After median laparotomy and exclusion of distant metastases (e.g. liver metastases or peritoneal seeding) cholecystectomy (CHE) with frozen section of the macroscopically unsuspicious cystic duct was performed. Whenever tumor infiltration in the gallbladder bed of the liver or the CBD was suspected from preoperative radiological examinations or the intraoperative macroscopic aspect we intended to perform an en bloc resection of the gallbladder together with segment IVb/V resection or with CBD resection. In cases of previous CHE the cystic duct was identified and a frozen section was also examined from the resection margin. The next step was the incision of the lesser omentum followed by a lymph dissection from the left gastric artery to the celiac trunk as well as lymph dissection from the common hepatic artery until the branches of the right and left hepatic artery (LN 7, 8a, 8p, 9, 12). Then the lymph nodes between the portal vein and the CBD were resected (LN 12p, 13a). In case of bile duct infiltration the CBD was transected just above the pancreatic border and was resected en bloc with the lymphatic tissue of the HL and the dorsopancreatic lymph nodes after the Köcher's procedure until the right border of the aorta (LN 13 b). After that the bifurcation of the hepatic duct was mobilized by lowering the hilar plate. From the hilar transaction of the common hepatic bile duct also a frozen section was performed to prove for tumor free resection margins. After the transaction of the bile duct and the lymph dissection liver resection of the gallbladder bed (Couinaud segments IVb and V) was done using the round ligament approach and selective clamping of the anterior pedicle of the right portal vein. After devascularization of the vessels the liver bed became demarcations (figure 1) and the liver parenchyma was resected anatomically along this margin with the use of an ultrasound dissector as well as vascular clips and PDS 4/0 sutures of major vessels and bile ducts (figure 2). Blood coagulation was additionally achieved by argon beamer coagulation and the use of tachosil®. After common hepatic bile duct resection hepaticojejunostomy was performed with a transmesocolic lifted jejunal loop. Intestinal continuity was achieved with a Roux en Y side-to-end anastomosis. When the tumors infiltrated neighboring organs (especially the right colonic flexure) an en bloc resection was performed to achieve complete histological removal of the tumor at the resection margins (R0). In cases of previous laparoscopic CHE excision of the port site where the gallbladder was removed was done at the end of the procedure.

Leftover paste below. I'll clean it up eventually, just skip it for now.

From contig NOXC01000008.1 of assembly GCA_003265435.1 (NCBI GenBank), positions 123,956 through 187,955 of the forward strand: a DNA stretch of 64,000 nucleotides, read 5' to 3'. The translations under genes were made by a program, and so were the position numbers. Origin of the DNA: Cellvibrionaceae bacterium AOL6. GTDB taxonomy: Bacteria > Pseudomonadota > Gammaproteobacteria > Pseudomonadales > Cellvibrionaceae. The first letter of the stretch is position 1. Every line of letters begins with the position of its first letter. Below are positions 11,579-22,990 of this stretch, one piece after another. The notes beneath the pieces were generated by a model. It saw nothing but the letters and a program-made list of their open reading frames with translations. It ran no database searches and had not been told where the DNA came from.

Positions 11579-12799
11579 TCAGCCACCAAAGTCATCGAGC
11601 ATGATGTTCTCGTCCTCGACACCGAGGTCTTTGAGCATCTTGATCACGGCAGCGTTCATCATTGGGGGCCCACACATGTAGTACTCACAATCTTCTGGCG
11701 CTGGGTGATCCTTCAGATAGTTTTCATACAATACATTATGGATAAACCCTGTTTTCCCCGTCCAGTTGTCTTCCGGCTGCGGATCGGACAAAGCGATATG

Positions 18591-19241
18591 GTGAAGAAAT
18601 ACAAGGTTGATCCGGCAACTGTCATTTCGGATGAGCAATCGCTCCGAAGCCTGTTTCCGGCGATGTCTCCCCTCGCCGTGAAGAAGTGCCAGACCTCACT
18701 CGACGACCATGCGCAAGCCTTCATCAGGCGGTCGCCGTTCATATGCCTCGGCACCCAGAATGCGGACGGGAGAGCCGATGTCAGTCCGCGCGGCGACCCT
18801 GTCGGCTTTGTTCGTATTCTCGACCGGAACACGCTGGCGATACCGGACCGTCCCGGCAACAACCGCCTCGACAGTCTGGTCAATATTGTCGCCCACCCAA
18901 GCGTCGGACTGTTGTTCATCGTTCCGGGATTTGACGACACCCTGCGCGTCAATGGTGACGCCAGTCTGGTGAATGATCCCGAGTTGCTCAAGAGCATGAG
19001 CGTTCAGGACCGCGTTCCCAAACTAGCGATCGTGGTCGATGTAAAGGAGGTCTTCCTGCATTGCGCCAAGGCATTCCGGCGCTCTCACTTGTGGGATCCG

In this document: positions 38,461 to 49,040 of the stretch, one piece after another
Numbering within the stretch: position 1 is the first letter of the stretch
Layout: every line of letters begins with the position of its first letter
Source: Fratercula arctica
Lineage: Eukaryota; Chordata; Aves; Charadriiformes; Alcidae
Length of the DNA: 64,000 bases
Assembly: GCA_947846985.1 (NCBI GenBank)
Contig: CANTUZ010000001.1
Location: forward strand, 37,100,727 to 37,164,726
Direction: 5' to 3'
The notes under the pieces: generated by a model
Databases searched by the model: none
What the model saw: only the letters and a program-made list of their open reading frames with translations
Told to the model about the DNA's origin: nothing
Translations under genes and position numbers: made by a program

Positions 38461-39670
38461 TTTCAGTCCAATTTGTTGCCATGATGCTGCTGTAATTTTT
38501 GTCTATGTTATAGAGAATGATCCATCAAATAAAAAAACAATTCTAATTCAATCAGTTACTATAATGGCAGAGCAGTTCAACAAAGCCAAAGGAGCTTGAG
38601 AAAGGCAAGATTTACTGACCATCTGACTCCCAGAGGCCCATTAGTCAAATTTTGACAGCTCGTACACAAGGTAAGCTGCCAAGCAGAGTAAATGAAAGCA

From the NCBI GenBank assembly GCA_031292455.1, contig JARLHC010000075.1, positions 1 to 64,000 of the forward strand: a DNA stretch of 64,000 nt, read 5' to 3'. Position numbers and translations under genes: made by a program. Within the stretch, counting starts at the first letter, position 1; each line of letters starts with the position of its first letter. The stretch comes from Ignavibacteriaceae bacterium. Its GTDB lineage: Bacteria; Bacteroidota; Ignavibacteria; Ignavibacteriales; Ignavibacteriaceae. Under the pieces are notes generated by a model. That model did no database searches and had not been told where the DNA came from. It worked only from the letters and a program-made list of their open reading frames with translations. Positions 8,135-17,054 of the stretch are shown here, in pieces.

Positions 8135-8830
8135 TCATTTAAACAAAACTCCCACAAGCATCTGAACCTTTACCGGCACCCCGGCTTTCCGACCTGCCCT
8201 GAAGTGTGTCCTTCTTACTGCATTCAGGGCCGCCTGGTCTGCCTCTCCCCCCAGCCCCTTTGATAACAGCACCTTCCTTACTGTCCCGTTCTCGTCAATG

As no lymph node metastases and a good survival were reported in T1a tumors  simple CHE was considered as adequate radical for this group. In contrast, in patients with T1b tumors, we perform extended resections according to the findings of the French Surgical Association Survey .
The survival rates were estimated and plots constructed by the Kaplan-Meier method with the aid of a statistic software (SigmaStat 3.0®, SPSS). Tumors were staged according the TNM-classification and the actual classification of the International Union Against Cancer (UICC) . Differences among the survival rates were compared with the log-rank test. A p-value of less than 0.05 was considered significant. Numerical data were expressed as mean ± standard deviation for normal distributed and as median with range for non-normal distributed values. Differences of mean values were compared with the student t-test and for median values with the Mann-Whitney-U-test.
Fifty three patients with GC were identified. Thirty nine were female and fifteen male, with an average age at first presentation of 67 (39–88) years. Median hospital stay was 15 (3–77) days. Twenty one patients were operated with a curative intention. Of these seventeen patients had undergone previous CHE and were reoperated. In the remaining patients there was only a palliative procedure possible due to advanced tumor stages with distant metastases, recurrent disease or because of significant medical co morbidity. About half of the patients in palliative therapy group underwent staging laparotomy (n = 14) or laparoscopy (n = 1). In eight patients reoperation due to recurrent disease was performed. Even when tumor resection was performed in this group, the operation was considered as palliative. In the remaining patients varying palliative procedures were performed ranging from cyrotherapy of liver metastases to implantation of a venous port system for palliative chemotherapy. In three patients bypass surgery was done, two patients with gastroduodenal stenosis received gastroenterostomy and in one patient with colonic infiltration of the right flexure received ileotransversostomy.